Tuesday, December 20, 2016

The recycled monument on Hutoushan

When it comes to trash, Taiwan boasts an impressive recycling rate. What few visitors appreciate is the country also has a record of recycling monuments, in much the same way Hagia Sophia in Istanbul initially reflected Christian dominance but later became a mosque. After World War II, landmarks erected during Japan’s 1895-1945 colonial occupation of Taiwan were either demolished, or turned into memorials which promoted the KMT (Chinese Nationalist) version of history.

One of these repurposed monuments (pictured top) is in Hutoushan Park (虎頭山公園) in Miaoli County’s Tongxiao Township (苗栗縣通霄鎮). Hutoushan means ‘tiger’s head mountain’, and the toponym comes from the shape of this modest ridge, the highest part of which is just 93.4m above sea level. If tigers did once roam here - which is possible - it was long before humans began settling on Taiwan.

Some people visit Hutoushan Park for the views that can be enjoyed up and down the coast (spoiled somewhat by a power station) and far inland (lower photo). Others want to see the well-preserved but locked-up Shinto shrine (for a short write-up, go here). Not everyone bothers to go to the very top, where a concrete gun-barrel points skyward. The seven Chinese characters on it mean ‘Taiwan Retrocession Tablet.’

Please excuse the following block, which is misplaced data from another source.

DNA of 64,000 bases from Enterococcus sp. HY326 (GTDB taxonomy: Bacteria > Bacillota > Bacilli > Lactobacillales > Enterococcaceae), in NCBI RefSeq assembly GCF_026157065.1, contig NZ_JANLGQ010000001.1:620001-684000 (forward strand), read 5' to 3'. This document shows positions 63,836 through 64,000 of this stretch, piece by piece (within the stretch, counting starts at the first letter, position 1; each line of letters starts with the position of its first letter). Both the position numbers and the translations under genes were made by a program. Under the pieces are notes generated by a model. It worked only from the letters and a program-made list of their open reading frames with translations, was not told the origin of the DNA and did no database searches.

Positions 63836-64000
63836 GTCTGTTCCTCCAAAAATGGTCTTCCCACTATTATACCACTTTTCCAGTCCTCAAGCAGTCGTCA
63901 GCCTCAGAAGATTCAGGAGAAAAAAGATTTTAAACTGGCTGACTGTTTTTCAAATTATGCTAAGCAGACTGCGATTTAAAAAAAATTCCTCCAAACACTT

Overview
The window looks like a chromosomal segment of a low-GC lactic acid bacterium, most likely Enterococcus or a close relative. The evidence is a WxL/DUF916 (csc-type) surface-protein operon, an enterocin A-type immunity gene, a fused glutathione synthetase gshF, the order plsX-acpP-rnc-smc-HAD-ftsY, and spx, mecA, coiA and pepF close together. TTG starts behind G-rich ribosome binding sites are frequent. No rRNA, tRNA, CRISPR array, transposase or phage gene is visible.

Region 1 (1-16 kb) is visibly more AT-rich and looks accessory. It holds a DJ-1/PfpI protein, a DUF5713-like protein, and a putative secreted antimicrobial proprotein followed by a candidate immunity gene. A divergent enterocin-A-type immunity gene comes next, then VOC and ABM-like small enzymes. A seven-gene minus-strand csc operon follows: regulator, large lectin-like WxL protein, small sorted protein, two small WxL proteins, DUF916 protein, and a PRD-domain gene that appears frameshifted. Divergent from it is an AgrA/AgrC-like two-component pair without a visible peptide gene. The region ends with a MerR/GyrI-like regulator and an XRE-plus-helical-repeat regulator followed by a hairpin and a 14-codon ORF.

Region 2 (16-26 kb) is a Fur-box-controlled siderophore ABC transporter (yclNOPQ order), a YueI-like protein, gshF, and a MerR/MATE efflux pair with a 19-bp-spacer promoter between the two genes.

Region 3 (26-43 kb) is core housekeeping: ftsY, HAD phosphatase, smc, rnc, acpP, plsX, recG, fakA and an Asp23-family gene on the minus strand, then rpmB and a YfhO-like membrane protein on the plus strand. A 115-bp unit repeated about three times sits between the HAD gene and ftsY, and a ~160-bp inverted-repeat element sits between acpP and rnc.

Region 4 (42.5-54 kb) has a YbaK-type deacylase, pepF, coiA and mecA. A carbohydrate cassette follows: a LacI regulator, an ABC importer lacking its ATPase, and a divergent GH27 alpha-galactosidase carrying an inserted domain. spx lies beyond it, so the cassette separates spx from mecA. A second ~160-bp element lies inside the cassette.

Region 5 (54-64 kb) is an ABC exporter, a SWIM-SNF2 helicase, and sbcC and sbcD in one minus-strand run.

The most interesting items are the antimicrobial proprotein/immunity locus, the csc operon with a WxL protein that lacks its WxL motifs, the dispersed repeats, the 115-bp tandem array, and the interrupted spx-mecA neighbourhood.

This memorial was built just after the 1904-5 Russo-Japanese War. Famously, the Japanese defeated Russia’s Pacific Fleet early in the war, then nervously awaited the arrival of the enemy’s Baltic Fleet. Japanese observers on duty here spotted Russian vessels moving through the Taiwan Strait and alerted the Imperial Japanese Navy. Able to position themselves ideally, the Japanese decimated the Russian flotilla at the Battle of Tsushima on 27-8 May 1905.

Getting to Hutoushan Park is straightforward. If you're not driving, take a TRA train to Tongxiao on the Coastal Railroad (trains stopping in Miaoli and Taichung don't travel on this line, but instead on the Mountain Railroad). Turn left as soon as you leave the station, then walk uphill past the junior high school. It takes less than 15 minutes to get to the memorial from the station.

If you're visiting Penghu County, you can find a memorial of similar dimensions in the eastern part of the main island. It was erected by the Japanese to mark the spot where their soldiers first landed in 1895, but now celebrates Taiwan's return to Chinese control fifty years later.

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